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Quango - Getting to the Heart of Murdoch's Grudge

What's eating you, Rupes?

by Gavin Haynes
02 May 2012, 7:00am

First Fox, now Hunt. At newspaper editorial conferences the breadth of the land, sub-editors are pissing themselves as they dream up one rum pun after another. Hunt Has Become The Hunted! It's A Witch Hunt! They're Hunting High And Low! All that needs to happen next is for someone called Mike to become involved in the shitshow presently drowning the Culture Secretary, and the whole thing will cause some poor headline writer serious internal injury. Profumo didn't have to put up with this. His name didn't mean anything. It didn't even rhyme with anything, except maybe "I'll Sue Mo"... and there wasn't anyone called Mo, Maureen, Maurice or even Morris involved in his indiscretions anyway, and no one in Britain had heard of the black American slang abbreviation of "more" in 1962.

While the editors he pays have been busting a gut trying to top the puns they invented last year for poor Doctor (Liam) Fox, Rupert Murdoch spent his time at the Leveson Inquiry straining himself not to remember. Conversations, deals, places, faces, cheese-based snacks: nothing was coming from the empty toothpaste-tube of Rupe's mind, yet Robert Jay, Leveson's chief questioner, still tried as best as he could to take the mogul on a trip down memory lane. Had he, Jay wondered, any recollection of a particular dinner with Tony Blair in 1994? But no – like the drummer from Earl Brutus, the 90s were all a bit of a blur. Murdoch simply couldn't recall. It was just one long, white line off the bar of the Good Mixer. One long party at Supernova Heights. One exultant but temporally displaced chorus of "Things Can Only Get Better".

So Jay gave him a battered paperback, yellowed, the sort you buy for 1p on Amazon, of Andrew Neil's memoirs. In it, Neil describes a dinner shared by the future-PM and Murdoch. Blair left the room, then Murdoch turned to his mates and said: “Well, he says all the right things, but let's not let our pants down just yet.”

There were titters. Did he, Jay wondered, actually say that? “A little colourful,” Murdoch winked, twinkled, blinked and gurned in his best Dopey Uncle Rupe pose, “But it's possible I could have said that, yes.”

And a few months later, at an NI shareholders meeting, did he ever say to Blair: “If our flirtation is ever consummated Tony, I suspect we will end up making love like porcupines: very, very carefully...”? At this, everyone started laughing. Even wee Wendi Deng up in the gallery – who knows only too well Rupert's lovemaking style – was having a giggle.

As Wendi could point out, while in the real world her husband makes love like an 81-year-old – very slowly, with the aid of a vacuum pump – politically, he has always made love like a cat. That is: with a barbed penis that sits clawed inside his victim's innards, precluding any escape and allowing him to pump litres of his rapey sperm into them without any fear of disavowal. She might've added that he does pillow-talk like a female preying mantis – he is at his most intimate when he has slathered your guts in ketchup and is chewing them down while telling you about how the Euro is doomed and corporation tax should be slashed and what you're going to say to the TUC in your speech next Thursday.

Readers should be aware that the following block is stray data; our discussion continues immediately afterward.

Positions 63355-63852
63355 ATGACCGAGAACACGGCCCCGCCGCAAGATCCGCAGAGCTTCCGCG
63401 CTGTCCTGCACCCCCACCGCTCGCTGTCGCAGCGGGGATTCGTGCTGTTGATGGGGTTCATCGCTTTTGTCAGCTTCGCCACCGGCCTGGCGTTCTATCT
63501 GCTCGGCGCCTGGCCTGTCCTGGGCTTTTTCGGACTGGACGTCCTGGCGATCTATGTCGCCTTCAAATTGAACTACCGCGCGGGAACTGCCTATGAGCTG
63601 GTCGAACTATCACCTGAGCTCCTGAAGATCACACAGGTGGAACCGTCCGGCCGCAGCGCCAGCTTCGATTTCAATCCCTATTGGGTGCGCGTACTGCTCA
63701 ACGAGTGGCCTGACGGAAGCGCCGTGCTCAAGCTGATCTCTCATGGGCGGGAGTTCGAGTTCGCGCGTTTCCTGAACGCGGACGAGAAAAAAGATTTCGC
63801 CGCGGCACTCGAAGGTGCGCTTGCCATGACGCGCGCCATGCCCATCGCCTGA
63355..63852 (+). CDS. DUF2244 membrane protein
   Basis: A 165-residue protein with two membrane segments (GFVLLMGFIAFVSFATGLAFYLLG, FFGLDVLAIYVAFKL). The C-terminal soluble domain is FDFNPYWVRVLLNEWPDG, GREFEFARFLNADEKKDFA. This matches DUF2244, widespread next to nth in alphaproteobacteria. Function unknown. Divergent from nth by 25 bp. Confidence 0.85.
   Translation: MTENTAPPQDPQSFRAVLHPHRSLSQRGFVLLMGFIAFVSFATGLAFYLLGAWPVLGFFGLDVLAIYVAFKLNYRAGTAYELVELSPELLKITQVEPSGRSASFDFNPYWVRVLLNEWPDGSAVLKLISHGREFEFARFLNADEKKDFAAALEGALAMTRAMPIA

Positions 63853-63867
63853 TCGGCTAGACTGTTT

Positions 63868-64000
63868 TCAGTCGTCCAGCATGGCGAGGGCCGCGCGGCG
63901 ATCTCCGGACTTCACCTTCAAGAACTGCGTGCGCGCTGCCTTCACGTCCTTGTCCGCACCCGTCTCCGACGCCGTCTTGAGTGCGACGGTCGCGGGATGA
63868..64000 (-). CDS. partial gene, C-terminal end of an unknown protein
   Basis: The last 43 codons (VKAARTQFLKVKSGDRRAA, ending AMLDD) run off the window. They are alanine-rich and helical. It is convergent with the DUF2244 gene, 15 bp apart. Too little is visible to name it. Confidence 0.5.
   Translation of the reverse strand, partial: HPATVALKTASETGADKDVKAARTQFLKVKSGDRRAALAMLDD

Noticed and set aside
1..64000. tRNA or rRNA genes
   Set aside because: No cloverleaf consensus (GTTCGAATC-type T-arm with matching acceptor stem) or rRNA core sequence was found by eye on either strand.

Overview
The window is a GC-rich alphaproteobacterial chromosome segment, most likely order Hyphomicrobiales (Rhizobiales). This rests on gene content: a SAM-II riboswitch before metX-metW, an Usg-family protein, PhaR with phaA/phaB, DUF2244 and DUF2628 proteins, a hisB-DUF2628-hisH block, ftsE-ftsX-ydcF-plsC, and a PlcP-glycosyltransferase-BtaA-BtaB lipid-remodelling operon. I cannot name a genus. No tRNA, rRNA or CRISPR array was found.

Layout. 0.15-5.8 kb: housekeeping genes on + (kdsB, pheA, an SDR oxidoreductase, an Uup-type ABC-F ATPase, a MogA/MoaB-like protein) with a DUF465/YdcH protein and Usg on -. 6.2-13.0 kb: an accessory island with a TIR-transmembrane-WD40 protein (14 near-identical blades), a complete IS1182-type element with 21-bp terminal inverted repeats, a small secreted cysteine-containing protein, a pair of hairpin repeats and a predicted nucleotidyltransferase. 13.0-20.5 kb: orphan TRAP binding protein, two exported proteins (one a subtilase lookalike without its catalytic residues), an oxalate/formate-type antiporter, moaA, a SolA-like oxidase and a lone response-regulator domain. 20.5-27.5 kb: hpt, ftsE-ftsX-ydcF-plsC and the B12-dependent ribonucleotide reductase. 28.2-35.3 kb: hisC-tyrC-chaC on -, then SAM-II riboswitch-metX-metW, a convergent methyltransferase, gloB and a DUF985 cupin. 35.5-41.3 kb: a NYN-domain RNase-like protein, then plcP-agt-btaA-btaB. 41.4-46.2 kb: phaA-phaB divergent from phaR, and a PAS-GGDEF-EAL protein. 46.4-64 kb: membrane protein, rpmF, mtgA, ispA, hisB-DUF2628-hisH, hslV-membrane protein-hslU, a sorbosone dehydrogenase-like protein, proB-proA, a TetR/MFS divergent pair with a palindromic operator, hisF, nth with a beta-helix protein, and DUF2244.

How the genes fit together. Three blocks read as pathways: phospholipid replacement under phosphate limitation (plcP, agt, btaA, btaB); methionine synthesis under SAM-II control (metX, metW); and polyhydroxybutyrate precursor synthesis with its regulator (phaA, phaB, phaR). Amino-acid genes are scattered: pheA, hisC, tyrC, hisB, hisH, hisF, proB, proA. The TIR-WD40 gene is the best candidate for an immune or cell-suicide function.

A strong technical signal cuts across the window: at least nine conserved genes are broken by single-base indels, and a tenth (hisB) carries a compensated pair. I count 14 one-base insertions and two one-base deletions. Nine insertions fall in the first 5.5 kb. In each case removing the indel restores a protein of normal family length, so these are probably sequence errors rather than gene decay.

But of course Rupert, who with his sharp wit could've lasered these epigrams onto tomorrow's headlines, couldn't say what he really meant to say, because of course he spent the entire show playing a cross between King Lear and the drummer from Earl Brutus – a dopey old soap who'd seen better days and couldn't really remember much beyond what soup Nursey had fed him for lunch. He stonewalled for a few more hours, then went home.

We couldn't see the flash of Rupert's deep personal vulgarity in person. But it was at least instructive to see it read back to him. It showed how, despite being the son of a Sir Keith, Rupert still sees himself as an eternal outsider, and uses his vocabulary to underline that. Ever since he turned up at Oxford aged 19 and discovered that his Colonial accent and manners made him not the right sort of chap for his Etonian college-mates, Rupe has nursed his big chip against those whom he sees as the establishment.

Even now, no matter how many billions he's amassed, he's always seen the political classes as looking down their slightly more well-bred noses at him. He has never felt part of the club, and so, as much as he has cosied up to elites, at the same time, he has deliberately played-up to this image of the interloper: this coarseness of sentiment, this rebellious bluntness, simply in order to fuck with them. That's what must really wound him about Leveson: he's being tried as though he was the establishment.

Follow Gavin on Twitter: @hurtgavinhaynes

Ilustration by Sam Taylor

Previously: Quango - Let's Fix British Politics!